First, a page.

The Agency´s safety missions and peer reviews are in high demand. We are still assisting some Member States with safety upgrades at older installations with design vulnerabilities. As more Member States consider the extension of licences, we are also giving increased attention to services that can identify and address equipment ageing and relevant operational issues. And as we work towards the global acceptance of IAEA safety standards, safety reviews will be integrated into fewer categories and focused increasingly on the review of national self-assessments.
It is worth noting that the effective use of operational experience requires candid feedback and broad participation. The insights gained through such feedback and follow-up safety missions are of value to all. Similar benefits accrue from our OSART missions, including our most recent OSARTs to Pakistan and China. I am pleased to note that Russia also has recently requested an OSART workshop at one of its nuclear power plants. I remain convinced that transparency is an essential ingredient of an effective nuclear safety culture.
International Nuclear Safety Group
As you know, I have recently reconstituted the International Nuclear Safety Group (INSAG) to be a more independent, authoritative body, capable of providing insights and recommendations to the Secretariat and to Member States, the nuclear industry and the public, with a mandate covering all issues that could impact the safety of nuclear installations. After two meetings, the group has reported that they will initially focus on four broad areas: the global safety regime, safety principles, operational safety and stakeholder involvement. In setting the context for this work, INSAG will survey how approaches to nuclear safety have changed over the past five decades, to determine what gaps remain and what the approach should be for further change — bearing in mind challenges such as plant ageing considerations, the shrinking pool of nuclear expertise, the challenges of developing a new generation of nuclear power plants, and the need to maintain a strong safety culture.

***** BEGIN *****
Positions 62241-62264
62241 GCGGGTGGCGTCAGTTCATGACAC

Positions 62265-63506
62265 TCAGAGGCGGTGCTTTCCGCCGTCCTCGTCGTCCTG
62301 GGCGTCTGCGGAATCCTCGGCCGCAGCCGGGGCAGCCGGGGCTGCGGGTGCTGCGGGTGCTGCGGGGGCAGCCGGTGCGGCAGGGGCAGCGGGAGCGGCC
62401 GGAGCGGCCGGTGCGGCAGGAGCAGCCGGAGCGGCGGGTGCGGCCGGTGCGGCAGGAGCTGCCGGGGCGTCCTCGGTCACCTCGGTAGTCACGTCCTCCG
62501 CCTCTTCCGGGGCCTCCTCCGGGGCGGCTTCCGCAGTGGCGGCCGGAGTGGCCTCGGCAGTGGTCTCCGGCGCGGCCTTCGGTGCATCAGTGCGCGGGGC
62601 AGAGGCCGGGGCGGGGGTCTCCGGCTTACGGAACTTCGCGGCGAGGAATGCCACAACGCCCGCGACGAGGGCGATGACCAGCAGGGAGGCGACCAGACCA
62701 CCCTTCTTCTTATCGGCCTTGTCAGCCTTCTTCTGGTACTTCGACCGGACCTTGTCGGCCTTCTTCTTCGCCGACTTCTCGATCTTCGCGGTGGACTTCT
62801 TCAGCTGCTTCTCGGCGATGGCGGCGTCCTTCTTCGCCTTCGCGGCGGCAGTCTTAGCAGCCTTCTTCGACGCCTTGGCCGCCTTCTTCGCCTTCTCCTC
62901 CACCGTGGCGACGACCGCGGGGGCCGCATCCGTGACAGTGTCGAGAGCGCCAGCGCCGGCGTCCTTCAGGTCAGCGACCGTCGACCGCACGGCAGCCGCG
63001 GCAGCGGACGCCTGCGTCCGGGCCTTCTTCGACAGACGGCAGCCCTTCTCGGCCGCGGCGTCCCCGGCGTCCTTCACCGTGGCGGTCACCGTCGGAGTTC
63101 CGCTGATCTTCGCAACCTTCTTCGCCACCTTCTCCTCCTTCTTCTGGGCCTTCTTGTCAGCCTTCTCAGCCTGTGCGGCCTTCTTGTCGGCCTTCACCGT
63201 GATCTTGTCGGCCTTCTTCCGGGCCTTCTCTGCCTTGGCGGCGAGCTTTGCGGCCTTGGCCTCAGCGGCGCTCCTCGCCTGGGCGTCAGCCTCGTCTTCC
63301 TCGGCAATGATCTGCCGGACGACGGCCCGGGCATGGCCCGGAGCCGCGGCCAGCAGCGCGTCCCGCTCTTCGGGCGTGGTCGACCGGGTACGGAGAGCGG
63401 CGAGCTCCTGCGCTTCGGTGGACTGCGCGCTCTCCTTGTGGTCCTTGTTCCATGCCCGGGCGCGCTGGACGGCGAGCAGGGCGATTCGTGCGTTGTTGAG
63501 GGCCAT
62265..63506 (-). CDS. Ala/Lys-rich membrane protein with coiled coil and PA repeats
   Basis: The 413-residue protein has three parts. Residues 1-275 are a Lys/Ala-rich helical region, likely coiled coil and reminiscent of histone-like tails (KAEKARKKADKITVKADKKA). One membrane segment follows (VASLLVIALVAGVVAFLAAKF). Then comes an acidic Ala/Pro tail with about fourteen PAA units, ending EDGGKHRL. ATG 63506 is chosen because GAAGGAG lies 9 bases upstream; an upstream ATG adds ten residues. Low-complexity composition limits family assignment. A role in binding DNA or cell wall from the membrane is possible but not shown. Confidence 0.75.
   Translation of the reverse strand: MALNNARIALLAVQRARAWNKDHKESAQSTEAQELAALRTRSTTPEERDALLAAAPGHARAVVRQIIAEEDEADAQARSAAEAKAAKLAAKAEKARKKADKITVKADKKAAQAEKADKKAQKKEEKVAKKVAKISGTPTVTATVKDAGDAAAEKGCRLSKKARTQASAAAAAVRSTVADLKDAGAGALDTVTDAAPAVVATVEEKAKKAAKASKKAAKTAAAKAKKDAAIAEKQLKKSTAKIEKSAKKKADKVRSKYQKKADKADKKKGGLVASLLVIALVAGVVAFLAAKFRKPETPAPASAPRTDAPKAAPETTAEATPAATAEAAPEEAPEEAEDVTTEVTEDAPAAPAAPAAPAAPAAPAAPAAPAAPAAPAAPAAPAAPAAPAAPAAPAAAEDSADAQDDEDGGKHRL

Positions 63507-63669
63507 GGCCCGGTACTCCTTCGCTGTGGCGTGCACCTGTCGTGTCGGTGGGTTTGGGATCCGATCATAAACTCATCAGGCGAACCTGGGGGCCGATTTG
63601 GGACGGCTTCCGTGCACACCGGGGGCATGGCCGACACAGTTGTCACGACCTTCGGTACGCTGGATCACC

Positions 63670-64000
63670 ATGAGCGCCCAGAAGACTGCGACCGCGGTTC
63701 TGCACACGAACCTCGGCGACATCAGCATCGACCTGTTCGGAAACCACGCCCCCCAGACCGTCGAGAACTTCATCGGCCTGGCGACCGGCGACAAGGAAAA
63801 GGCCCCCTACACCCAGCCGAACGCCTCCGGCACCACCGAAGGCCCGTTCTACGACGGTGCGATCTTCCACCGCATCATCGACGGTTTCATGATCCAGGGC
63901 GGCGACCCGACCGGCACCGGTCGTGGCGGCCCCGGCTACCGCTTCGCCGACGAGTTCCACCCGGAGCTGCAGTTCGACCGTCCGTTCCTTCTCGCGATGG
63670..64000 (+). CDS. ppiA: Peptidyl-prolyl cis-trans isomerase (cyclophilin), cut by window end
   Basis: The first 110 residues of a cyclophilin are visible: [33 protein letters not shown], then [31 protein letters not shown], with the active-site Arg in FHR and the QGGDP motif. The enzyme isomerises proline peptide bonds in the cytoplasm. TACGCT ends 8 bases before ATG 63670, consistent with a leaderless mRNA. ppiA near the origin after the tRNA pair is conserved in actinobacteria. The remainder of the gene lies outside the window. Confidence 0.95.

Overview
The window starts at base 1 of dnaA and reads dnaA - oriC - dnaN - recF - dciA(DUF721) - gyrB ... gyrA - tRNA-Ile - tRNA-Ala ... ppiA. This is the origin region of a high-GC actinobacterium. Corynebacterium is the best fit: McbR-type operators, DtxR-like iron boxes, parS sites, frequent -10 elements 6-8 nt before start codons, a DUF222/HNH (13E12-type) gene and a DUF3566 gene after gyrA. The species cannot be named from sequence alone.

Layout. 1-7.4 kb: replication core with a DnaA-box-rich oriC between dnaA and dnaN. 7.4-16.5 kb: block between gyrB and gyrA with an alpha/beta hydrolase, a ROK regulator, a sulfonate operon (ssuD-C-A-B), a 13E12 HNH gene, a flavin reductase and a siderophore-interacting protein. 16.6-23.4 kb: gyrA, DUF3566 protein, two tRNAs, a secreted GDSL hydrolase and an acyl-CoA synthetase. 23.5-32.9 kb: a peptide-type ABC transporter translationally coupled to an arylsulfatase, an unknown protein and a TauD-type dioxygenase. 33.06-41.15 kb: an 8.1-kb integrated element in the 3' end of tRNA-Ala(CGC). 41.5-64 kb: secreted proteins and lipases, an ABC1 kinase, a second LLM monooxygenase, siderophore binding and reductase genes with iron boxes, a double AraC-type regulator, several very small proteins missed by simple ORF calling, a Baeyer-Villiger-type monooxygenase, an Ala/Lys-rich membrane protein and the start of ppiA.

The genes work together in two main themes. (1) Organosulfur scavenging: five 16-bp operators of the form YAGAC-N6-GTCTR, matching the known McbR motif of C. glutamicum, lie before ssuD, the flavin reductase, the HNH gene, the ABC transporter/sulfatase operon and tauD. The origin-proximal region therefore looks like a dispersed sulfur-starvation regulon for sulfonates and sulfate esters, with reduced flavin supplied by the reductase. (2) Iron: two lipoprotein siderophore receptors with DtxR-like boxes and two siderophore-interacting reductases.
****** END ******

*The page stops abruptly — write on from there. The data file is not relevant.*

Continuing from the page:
International Expert Group on Nuclear Liability (INLEX)
Last year, I announced the establishment of an International Expert Group on Nuclear Liability (INLEX), with a view to fostering a global and effective nuclear liability regime. Since that time, INLEX has performed a comprehensive study of the nuclear liability instruments adopted under Agency auspices. Based on this study, INLEX has finalized "explanatory texts", to provide authoritative interpretation on the application of these nuclear liability instruments.